This is true in over 95% of cases.
I find it especially interesting (mostly because I almost fell deep into this hole myself starting Denote Communications) that new businesses are often fixated on what are actual trivial things such as logos, business cards, names, etc. instead of what actually matters, sales. If you are running your business, you should not be focused on your logo, business cards, or web site. You should absolutely be focused on how you are going to earn a living doing what you do. I’m not going to give away the scintillating secret creation of Denote’s branding, but I can tell you that the first business cards and took about 15 minutes in Adobe Illustrator (would’ve been faster if I had more than 5 hours of previous AI experience), the first web site took 5 minutes, and the name, Denote Communications, came during a vicious session of wings and beer at the Pogue. We’ll go into more detail on our company blog (coming soon with our new site launch!) but I still look back on that night and shake my head at what I can remember of it. Basically, after 20 minutes of work and a couple hours of beer, wings, and a fun night out, we had a ‘company’.
Why are these things so trivial? Because for most businesses, they don’t create sales. Sales are what a company needs to survive. If you spend your days running your company by figuring out what exact degree angle the underline on your logo needs to be, or whether you should go with a 1 sided or 2 sided business card, or which social media buttons you should display on your site, you are not out making sales. If you are not making your sales, your business isn’t earning money. If your business is not earning money, then you don’t have a business, you have a hobby.
The best clients we have ever dealt with recognize this and, while demanding a high standard of work from us (something in which we are overjoyed to oblige), are focused more on interacting with their customers and using the wonderful skill set they were blessed with to turn their products or services into cash. Successful businesses realize that their logo does not make people buy their product and they have plenty of time to play luxuries like ‘brand exposure’ and ‘social media presence’. A restaurant shouldn’t be deciding whether they want red lettering on a black background or black lettering on a red background. A restaurant should be figuring out how they are getting butts in the seat. A clothing store shouldn’t be deciding whether they are a shop, boutique, or beyond, they should be figuring out how to move stock. A consulting company shouldn’t be figuring out which ugly mess of compound words they should call themselves (I think you get bonus points for including ‘nova’ in NS), they should be finding people to get to pay them for advice. Your logo doesn’t matter, your business card doesn’t matter, your name doesn’t really matter. If you feel the need to, make improvements or rebrand as you’re able to. Regardless of what name or logo you decide on, they will all make sense and be accepted once you achieve business success through sales.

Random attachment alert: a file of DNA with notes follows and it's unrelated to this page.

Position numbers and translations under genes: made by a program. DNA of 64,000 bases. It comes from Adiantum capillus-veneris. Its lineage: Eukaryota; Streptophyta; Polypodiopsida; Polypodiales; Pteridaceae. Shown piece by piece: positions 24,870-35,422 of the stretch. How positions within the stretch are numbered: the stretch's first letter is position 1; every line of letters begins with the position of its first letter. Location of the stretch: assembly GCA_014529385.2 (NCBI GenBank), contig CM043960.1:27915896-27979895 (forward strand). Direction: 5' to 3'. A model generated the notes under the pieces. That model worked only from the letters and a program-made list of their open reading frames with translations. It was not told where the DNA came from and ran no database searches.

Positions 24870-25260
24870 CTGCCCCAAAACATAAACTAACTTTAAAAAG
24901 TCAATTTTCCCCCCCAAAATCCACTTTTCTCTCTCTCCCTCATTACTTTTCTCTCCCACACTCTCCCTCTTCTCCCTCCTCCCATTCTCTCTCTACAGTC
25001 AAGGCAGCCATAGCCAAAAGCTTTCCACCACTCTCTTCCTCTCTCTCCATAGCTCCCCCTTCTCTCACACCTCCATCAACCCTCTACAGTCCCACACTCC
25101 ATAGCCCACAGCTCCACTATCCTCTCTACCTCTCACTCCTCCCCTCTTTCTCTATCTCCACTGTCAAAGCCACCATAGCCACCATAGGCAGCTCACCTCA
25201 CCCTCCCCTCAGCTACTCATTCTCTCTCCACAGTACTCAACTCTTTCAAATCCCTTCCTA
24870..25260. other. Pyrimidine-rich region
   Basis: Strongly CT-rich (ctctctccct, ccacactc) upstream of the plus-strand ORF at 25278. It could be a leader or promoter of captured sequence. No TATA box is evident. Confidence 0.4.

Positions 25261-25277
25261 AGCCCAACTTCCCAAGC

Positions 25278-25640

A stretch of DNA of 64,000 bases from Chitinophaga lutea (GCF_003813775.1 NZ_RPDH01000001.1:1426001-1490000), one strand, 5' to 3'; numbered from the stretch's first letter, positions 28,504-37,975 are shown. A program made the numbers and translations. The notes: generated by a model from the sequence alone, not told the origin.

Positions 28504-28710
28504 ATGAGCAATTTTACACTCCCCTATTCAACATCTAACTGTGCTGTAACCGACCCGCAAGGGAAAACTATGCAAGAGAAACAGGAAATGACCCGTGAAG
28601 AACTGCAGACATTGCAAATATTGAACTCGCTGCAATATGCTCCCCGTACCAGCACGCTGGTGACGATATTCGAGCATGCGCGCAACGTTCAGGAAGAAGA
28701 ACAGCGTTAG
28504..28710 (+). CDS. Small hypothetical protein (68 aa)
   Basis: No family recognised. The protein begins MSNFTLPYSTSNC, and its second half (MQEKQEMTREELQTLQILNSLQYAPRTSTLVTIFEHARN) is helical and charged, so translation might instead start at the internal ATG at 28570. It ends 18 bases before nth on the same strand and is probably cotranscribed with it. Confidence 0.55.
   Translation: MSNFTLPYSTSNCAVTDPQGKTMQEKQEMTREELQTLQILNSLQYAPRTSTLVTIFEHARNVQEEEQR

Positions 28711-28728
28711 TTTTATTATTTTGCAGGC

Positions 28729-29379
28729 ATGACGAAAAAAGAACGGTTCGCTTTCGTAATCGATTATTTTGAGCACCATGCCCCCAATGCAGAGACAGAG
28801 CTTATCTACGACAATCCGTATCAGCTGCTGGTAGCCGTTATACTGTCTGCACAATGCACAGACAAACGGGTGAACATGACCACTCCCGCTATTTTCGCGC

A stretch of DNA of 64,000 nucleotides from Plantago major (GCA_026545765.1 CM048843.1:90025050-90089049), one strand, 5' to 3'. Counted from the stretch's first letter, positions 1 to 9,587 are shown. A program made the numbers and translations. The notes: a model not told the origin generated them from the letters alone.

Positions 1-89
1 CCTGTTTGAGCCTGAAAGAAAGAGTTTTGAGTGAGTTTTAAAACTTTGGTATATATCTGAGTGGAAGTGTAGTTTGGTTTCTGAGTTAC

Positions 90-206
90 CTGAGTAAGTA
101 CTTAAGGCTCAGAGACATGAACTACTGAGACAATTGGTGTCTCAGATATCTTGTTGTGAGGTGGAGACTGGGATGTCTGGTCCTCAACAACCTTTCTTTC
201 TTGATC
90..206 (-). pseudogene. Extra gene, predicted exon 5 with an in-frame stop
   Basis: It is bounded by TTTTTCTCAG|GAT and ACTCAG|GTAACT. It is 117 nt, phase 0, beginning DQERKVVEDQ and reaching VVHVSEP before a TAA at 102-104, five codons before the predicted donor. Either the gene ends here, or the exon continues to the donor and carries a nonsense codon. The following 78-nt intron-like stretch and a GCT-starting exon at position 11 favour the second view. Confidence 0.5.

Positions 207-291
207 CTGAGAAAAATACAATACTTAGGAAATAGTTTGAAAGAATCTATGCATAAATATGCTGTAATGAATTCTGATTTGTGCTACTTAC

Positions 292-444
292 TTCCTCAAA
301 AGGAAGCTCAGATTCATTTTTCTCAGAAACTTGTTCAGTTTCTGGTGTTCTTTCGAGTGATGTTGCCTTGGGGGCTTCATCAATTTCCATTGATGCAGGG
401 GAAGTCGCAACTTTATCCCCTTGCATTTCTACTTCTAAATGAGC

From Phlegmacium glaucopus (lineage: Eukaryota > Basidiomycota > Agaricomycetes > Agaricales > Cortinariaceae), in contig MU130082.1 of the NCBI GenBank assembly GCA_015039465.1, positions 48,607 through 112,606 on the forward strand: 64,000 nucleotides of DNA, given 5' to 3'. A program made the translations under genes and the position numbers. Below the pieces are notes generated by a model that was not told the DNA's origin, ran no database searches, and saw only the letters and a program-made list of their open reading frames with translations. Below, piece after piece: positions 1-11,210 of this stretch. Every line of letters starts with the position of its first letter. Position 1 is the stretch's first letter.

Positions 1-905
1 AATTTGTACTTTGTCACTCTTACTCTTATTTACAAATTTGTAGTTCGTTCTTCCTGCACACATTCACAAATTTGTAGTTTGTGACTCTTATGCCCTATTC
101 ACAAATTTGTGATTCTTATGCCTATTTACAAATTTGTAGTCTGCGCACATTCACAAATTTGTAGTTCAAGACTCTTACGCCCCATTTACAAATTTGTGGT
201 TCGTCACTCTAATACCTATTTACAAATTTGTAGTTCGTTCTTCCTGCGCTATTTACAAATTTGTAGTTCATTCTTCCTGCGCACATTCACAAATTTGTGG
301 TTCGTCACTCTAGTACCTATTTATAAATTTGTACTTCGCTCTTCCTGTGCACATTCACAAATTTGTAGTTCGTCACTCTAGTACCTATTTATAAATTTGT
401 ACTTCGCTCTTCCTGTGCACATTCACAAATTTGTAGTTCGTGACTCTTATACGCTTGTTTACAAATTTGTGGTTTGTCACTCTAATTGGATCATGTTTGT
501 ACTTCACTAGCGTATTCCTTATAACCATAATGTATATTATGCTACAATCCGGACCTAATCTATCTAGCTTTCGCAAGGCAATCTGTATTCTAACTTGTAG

Who thought practical and simplistic names like eBay and Craig’s List would ever gain credibility. When you think about it, Microsoft or International Business Machines are pretty stupid and boring names when taken out of the context that they’re billion dollar corporations with decades of history. What about Coca Cola? Here’s an interesting quote taken from a site dedicated to the logo’s history:
When John S. Pemberton created the formula for his new drink in 1886, his partner and bookkeeper, Frank M. Robinson, suggested the name Coca‑Cola, thinking that ‘the two Cs would look well in advertising’. He wanted to create a unique logo to go with it, and experimented writing the company’s name in elaborate Spencerian script, a form of penmanship characteristic of the time.
How amazingly boring is that? The name was suggested by a bookkeeper (a bookkeeper, how wonderfully unsexy!) because it was alliterative and the two Cs would “look good in advertising.” The logo was designed by trying out different forms of script. Imagine if Pemberton had access to a font book!
I believe the reason that people starting a new business focus on these things for two main reasons. The first is that compared to everything else in starting a business, this is the easiest and most fun to do. It is a nice vacation from figuring out how you are going to earn a living and avoiding all the hard work you need to do tomorrow. The other is a genuine misplaced belief that all of this stuff actually matters and “the clothes make the man”. Nobody said running one’s business was easy and nothing beats hard work. What are ways to get over these pitfalls? Well that’s another post altogether…
If you disagree, agree, or have your own anecdotes or questions, please comment below.